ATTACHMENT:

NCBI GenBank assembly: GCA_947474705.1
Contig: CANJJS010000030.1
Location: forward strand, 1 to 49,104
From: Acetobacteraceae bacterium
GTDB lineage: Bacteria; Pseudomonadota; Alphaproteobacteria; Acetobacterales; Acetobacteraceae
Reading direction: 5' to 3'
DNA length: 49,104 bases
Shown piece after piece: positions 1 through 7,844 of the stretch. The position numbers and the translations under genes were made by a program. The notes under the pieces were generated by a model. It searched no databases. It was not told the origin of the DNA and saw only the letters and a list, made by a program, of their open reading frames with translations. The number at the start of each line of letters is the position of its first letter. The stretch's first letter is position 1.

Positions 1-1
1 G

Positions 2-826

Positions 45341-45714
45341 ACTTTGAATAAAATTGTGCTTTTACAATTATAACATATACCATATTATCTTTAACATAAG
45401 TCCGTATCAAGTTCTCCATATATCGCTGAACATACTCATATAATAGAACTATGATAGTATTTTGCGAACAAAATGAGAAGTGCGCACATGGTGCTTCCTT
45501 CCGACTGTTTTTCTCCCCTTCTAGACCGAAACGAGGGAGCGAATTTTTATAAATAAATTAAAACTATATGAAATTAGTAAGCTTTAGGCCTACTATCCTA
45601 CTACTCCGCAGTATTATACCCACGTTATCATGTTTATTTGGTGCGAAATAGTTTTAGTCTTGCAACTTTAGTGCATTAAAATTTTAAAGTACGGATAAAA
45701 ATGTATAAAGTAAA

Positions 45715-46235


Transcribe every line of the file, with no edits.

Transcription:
NCBI GenBank assembly: GCA_947474705.1
Contig: CANJJS010000030.1
Location: forward strand, 1 to 49,104
From: Acetobacteraceae bacterium
GTDB lineage: Bacteria; Pseudomonadota; Alphaproteobacteria; Acetobacterales; Acetobacteraceae
Reading direction: 5' to 3'
DNA length: 49,104 bases
Shown piece after piece: positions 1 through 7,844 of the stretch. The position numbers and the translations under genes were made by a program. The notes under the pieces were generated by a model. It searched no databases. It was not told the origin of the DNA and saw only the letters and a list, made by a program, of their open reading frames with translations. The number at the start of each line of letters is the position of its first letter. The stretch's first letter is position 1.

Positions 1-1
1 G

Positions 2-826

Positions 45341-45714
45341 ACTTTGAATAAAATTGTGCTTTTACAATTATAACATATACCATATTATCTTTAACATAAG
45401 TCCGTATCAAGTTCTCCATATATCGCTGAACATACTCATATAATAGAACTATGATAGTATTTTGCGAACAAAATGAGAAGTGCGCACATGGTGCTTCCTT
45501 CCGACTGTTTTTCTCCCCTTCTAGACCGAAACGAGGGAGCGAATTTTTATAAATAAATTAAAACTATATGAAATTAGTAAGCTTTAGGCCTACTATCCTA
45601 CTACTCCGCAGTATTATACCCACGTTATCATGTTTATTTGGTGCGAAATAGTTTTAGTCTTGCAACTTTAGTGCATTAAAATTTTAAAGTACGGATAAAA
45701 ATGTATAAAGTAAA

Positions 45715-46235